These are what we call the 'YMMV items.' Things that some people find in this work. We call them 'your mileage might vary' because not everyone sees these things in the same way. This starts discussions in the trope lists, a thing we don't want. Please use the discussion page if you'd like to discuss any of these items.
Fruit Fucker Prime is ultimately defeated with a button-based minigame.
Charles in the second episode has 10000 HP, but he goes down in 3 hits. You alternate between attacking him and searching a room as Tycho.
SISSY BOSS FIGHT!
In Episode 3, the Leviathan is this the first time you fight it, though the level in question has several worthy boss encounters to make up for that. Both Blood and the Leviathan are this in the fake ending, while in the real one they're fairly strong.
Lampshaded in the 8-bit level in the bank when the party comes to a bridge. The party is attacked by a group of weak goblins, which at this point you can probably kill with a single area attack. Tycho immediately complains about them ruining his expectations of an epic battle, and is quite insistent that what he got was not hardcore enough.
In Episode 4, the bosses in the The Very Definitely Final Dungeon are not only weaker than the Bonus Bosses in the last one, but actually weaker than the normal bosses in most cases. Even the final boss grants a new ability which renders your party near-unbeatable.
Breather Level: Episode 3 has the Star Trek-style level, a fairly quick and easy level coming off the heels of the previous level, which is done in the style of previous Zeboyd games and almost unspeakably difficult.
Ensemble Darkhorse: The Dude on a Walrus has been described by the developers of Episode 3 as the most popular enemy sprite by far. This says something, as there is only one encounter where the duo features in the entire game.
In Episode 3, give Moira the Tube Samurai pin, the Cordwainer pin, and a Self-Help book or max speed boost accessory. This turns Moira into a Lightning Bruiser that gets an attack boost from one class, two speed boosts from both plus the accessory boost, and a skill which translates speed into attack damage. Factor in the fact that Moira is naturally fast and she becomes a monster.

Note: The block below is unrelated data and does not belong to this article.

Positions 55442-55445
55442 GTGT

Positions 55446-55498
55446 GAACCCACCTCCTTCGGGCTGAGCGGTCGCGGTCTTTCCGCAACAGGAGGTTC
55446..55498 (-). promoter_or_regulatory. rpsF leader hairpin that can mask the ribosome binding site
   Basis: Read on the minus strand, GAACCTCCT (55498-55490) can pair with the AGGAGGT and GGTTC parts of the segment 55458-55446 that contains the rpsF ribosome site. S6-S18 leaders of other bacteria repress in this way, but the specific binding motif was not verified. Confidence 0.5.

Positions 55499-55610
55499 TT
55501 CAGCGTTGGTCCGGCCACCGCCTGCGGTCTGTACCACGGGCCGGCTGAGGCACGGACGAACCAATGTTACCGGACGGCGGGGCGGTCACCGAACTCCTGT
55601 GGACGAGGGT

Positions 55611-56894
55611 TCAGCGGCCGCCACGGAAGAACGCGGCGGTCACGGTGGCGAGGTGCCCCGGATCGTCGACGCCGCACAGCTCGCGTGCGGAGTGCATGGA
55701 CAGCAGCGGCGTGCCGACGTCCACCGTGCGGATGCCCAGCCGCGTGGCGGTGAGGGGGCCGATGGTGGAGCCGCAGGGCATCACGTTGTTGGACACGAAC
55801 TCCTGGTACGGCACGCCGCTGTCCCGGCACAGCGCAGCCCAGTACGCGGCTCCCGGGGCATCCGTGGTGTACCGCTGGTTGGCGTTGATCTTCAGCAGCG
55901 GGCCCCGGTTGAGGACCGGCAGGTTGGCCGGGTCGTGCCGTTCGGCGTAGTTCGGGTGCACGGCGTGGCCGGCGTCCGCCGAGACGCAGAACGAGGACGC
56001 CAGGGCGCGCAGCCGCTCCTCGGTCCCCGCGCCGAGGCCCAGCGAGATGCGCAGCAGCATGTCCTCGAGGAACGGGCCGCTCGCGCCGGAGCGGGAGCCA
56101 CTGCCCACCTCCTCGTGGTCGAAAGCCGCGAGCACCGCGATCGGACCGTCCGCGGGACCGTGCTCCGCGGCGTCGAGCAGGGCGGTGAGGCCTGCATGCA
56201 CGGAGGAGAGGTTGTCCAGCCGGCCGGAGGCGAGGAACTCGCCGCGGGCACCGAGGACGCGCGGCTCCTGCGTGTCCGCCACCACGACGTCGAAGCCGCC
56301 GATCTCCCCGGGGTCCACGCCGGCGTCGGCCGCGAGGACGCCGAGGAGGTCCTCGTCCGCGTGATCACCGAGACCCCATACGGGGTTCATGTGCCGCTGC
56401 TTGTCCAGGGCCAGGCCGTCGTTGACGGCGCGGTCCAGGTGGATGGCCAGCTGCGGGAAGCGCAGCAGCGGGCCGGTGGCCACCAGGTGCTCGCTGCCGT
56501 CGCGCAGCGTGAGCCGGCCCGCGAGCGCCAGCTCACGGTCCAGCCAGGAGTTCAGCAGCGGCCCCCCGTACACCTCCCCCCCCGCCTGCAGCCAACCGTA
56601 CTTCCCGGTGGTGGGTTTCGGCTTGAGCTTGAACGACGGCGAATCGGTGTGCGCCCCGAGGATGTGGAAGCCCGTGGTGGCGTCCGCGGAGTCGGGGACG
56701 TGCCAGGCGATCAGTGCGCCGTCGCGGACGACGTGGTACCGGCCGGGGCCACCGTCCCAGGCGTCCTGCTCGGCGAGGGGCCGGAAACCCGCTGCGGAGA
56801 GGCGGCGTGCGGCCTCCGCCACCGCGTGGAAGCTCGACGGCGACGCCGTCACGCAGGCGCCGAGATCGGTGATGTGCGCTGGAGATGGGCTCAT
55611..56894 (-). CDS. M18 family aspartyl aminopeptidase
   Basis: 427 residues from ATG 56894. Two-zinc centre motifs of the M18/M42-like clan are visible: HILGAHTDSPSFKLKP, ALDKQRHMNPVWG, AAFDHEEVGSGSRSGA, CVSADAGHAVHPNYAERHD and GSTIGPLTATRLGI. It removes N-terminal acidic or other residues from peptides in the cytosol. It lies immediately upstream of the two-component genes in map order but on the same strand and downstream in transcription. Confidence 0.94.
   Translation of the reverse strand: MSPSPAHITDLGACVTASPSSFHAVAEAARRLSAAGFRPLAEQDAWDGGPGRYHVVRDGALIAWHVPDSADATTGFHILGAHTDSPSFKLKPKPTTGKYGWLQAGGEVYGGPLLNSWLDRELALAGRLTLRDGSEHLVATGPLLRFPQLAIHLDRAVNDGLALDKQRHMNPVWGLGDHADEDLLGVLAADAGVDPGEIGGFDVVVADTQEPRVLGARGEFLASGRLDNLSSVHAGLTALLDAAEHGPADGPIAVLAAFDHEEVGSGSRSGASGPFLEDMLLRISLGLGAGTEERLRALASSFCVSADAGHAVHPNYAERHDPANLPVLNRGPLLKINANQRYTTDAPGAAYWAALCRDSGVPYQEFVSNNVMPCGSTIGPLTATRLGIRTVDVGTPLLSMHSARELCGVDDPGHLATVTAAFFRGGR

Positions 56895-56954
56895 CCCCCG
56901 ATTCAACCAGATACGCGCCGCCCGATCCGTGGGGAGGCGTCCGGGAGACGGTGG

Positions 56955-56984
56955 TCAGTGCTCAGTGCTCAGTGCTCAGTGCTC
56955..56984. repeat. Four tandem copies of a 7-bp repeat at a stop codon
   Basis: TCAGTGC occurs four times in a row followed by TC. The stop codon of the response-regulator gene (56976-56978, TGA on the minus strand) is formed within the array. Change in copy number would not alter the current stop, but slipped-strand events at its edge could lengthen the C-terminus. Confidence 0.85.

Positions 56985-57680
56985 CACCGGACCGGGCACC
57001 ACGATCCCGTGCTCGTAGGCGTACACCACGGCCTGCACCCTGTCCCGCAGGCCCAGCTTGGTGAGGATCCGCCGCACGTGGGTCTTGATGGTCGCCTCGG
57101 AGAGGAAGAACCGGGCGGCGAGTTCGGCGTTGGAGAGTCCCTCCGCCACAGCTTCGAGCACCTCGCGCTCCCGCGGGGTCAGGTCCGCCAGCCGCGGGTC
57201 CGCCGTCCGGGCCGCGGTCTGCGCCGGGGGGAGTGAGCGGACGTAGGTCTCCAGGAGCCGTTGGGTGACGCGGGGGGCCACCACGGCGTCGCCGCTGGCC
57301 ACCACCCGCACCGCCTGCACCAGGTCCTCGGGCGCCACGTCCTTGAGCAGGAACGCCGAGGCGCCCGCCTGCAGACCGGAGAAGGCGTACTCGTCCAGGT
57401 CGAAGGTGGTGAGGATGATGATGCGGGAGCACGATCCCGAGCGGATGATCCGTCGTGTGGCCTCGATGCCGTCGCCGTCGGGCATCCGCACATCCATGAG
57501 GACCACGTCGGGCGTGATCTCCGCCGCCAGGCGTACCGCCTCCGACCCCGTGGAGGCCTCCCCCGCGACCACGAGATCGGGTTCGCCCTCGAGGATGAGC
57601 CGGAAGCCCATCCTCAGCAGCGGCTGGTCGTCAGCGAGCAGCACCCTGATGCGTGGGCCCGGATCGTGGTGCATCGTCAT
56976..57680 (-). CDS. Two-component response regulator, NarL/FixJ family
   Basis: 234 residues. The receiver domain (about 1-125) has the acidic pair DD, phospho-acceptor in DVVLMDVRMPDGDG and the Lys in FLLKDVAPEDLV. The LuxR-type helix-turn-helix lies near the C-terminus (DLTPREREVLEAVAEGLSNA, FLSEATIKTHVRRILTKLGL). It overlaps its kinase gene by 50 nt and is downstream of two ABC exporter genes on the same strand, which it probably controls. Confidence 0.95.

In the Lair of the Seamstress DLC, you're brought down to level 1 and forced to fight enemies of escalating difficulty, with each encounter earning you a couple levels so you'll be strong enough to fight the next one. In theory, this would make every encounter, more or less, equally difficult. What this does not account for, however, is the effect of items, which aren't governed by your level. If you've paid to upgrade the Nihilator, which unlocks after you've bought everything else, half of the encounters can be beaten simply by spamming it. The increasing difficulty will eventually render this strategy ineffective, but by that point you'll be much stronger and able to put up a decent fight against the remaining encounters. The next DLC sidesteps the issue by removing every item except potions.
In Episode 4, Vendoor. Not only does he break the normal item economy by chugging out potions that are better than the ones you use normally, but at level 30 he gets a Heavy Attack that's damage is based on the amount of gold you have. By the time you get this you'll typically be in the final dungeon, where all that gold from encounters and chests just starts piling up. The average attack will do around 20,000 damage, which is about a fifth of the final boss' health.